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On Linux systems (either 32- or 64-bit), what is the size of pid_t, uid_t, and gid_t?

3 Answers 3

75
#include <stdio.h>
#include <sys/types.h>

int main()
{
    printf("pid_t: %zu\n", sizeof(pid_t));
    printf("uid_t: %zu\n", sizeof(uid_t));
    printf("gid_t: %zu\n", sizeof(gid_t));
}

EDIT: Per popular request (and because, realistically, 99% of the people coming to this question are going to be running x86 or x86_64)...

On an i686 and x86_64 (so, 32-bit and 64-bit) processor running Linux >= 3.0.0, the answer is:

pid_t: 4
uid_t: 4
gid_t: 4
5
  • 7
    The answers are portable to all Linux targets as far as I know. They're all 4. Commented Jul 5, 2011 at 0:16
  • 21
    Actually, the code was not portable, because the format specifier was %d but sizeof returns a size_t, which is unsigned and not necessarily the size of an int. The correct portable format specifier is %zu. I have fixed it.
    – rob mayoff
    Commented Apr 3, 2014 at 21:58
  • 3
    Would be nice to also include the results for at least one example architecture. Commented Jan 4, 2015 at 20:28
  • 1
    does 4 mean 4 bytes?
    – Zap
    Commented Aug 31, 2019 at 18:06
  • 1
    @Zap yes (long pedantic answer: it means four chars, and a single char is the closest thing C has to a byte... of course a "byte" is usually an octet (8 bits), but it originally meant smallest individually addressable unit of memory - on some hardware that's a different size than 8 bits, but C requires a char/byte to be at least 8 bits, and anything else is rather rare unless you're writing bare metal code for DSPs).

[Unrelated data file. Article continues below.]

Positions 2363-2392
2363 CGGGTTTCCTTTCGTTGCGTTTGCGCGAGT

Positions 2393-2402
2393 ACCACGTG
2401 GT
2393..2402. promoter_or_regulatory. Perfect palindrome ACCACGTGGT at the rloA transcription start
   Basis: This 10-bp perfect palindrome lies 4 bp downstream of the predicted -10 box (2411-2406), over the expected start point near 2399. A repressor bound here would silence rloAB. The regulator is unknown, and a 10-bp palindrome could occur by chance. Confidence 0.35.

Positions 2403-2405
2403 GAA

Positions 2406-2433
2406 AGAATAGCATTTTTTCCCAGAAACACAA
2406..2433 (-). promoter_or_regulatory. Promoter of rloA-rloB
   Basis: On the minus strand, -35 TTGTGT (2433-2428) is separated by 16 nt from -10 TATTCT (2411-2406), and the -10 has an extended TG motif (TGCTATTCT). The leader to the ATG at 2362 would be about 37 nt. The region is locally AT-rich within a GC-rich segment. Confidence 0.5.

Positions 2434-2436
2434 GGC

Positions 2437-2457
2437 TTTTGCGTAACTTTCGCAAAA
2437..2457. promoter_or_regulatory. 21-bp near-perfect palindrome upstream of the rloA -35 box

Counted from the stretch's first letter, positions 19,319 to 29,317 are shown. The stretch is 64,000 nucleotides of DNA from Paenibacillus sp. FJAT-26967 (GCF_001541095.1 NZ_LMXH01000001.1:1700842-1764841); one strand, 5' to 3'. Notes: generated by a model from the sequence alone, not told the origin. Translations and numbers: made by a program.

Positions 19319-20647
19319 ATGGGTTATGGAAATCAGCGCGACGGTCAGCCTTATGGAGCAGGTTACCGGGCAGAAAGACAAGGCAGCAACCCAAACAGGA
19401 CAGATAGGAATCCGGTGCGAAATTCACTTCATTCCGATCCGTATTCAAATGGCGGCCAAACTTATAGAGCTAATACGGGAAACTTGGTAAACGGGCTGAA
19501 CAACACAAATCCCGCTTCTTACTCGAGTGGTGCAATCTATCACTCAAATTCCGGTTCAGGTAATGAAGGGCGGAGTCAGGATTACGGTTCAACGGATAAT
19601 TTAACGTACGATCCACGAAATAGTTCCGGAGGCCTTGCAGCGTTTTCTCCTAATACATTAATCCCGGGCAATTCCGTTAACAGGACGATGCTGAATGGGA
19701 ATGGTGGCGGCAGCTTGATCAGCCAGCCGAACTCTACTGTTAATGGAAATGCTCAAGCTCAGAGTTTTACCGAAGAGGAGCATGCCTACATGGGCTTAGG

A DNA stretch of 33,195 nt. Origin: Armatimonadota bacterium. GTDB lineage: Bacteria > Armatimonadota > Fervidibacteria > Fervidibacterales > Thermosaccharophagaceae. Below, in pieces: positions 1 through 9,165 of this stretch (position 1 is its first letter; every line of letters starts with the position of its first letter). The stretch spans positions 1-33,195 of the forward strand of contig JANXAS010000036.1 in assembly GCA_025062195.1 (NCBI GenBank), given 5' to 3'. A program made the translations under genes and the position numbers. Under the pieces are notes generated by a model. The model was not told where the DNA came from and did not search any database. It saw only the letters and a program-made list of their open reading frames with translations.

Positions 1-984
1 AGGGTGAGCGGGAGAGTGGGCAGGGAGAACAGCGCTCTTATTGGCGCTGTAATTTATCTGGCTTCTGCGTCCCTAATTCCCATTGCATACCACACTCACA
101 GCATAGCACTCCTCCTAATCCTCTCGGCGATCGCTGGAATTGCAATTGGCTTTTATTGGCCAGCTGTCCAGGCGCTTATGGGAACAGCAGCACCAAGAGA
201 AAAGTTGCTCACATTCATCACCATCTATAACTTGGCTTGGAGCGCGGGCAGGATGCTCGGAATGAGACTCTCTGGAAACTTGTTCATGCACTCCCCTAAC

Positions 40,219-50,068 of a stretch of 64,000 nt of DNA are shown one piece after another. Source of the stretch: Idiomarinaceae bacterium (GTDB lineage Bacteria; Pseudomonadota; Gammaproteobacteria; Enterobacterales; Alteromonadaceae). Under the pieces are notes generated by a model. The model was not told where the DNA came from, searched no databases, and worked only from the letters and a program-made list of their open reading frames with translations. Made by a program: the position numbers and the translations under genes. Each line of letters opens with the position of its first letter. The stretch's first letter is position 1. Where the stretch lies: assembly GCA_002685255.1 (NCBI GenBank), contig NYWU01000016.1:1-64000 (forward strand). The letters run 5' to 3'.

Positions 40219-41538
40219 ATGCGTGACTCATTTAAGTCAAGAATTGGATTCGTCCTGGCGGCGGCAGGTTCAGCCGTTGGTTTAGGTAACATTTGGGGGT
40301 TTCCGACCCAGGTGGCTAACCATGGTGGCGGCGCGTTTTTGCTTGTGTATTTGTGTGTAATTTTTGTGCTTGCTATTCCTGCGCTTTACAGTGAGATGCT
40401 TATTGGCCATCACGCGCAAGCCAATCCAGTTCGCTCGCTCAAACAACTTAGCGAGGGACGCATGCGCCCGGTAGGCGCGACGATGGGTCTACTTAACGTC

– mtraceur
    Commented Jul 1, 2023 at 3:25
29

On intel architectures, sizes are defined in /usr/include/bits/typesizes.h:

#define __UID_T_TYPE            __U32_TYPE
#define __GID_T_TYPE            __U32_TYPE
#define __PID_T_TYPE            __S32_TYPE

In other words, uid_t and gid_t are unsigned 32-bit integers and pid_t is a signed 32-bit integer. This applies for both 32- and 64-bits.

I am not sure what they are on other architectures offhand as I don't have any available at the moment, but the definitive way is to compile a program which prints the output of sizeof(uid_t), etc.

1
  • I am not sure what they are on other architectures offhand => on Linux, they are the same regardless of architecture. However, on other operating systems, it can differ: on 64-bit AIX, pid_t is a signed 64-bit integer, but the kernel never assigns PIDs outside of the 32-bit range, for compatibility with 32-bit processes, which use a 32-bit pid_t. Also, on some 32-bit platforms (e.g. Solaris), while pid_t is still signed 32-bit, it is long rather than int-which are physically identical, but C treats them as different types, which can cause some compilation warnings around casts/etc Commented Feb 16, 2023 at 10:38
18

The standard defines pid_t as a "signed integer type" and uid_t and gid_t merely as "integer types" (so portable code shouldn't assume any particular type for them).

4
  • 1
    My manpage for types.h, which claims to be POSIX, says uid_t and gid_t are integer types (no mention of signed or unsigned), and pid_t is a signed integer type.
    – ptomato
    Commented Oct 9, 2013 at 17:40
  • @Chris I was wrong about "pid_t", so I corrected my posting. The standard doesn't say anything about the signedness of "uid_t" or "gid_t", however. Commented Oct 9, 2013 at 21:41
  • Note that the standard also provides the id_t type, which “can be used to contain at least a pid_t, uid_t, or gid_t”.
    – rob mayoff
    Commented Apr 3, 2014 at 22:00
  • The pid_t data type is a signed integer type which is capable of representing a process ID. In the GNU C Library, this is an int. (gnu.org/software/libc/manual/html_node/…)
    – debug
    Commented May 30, 2018 at 10:22

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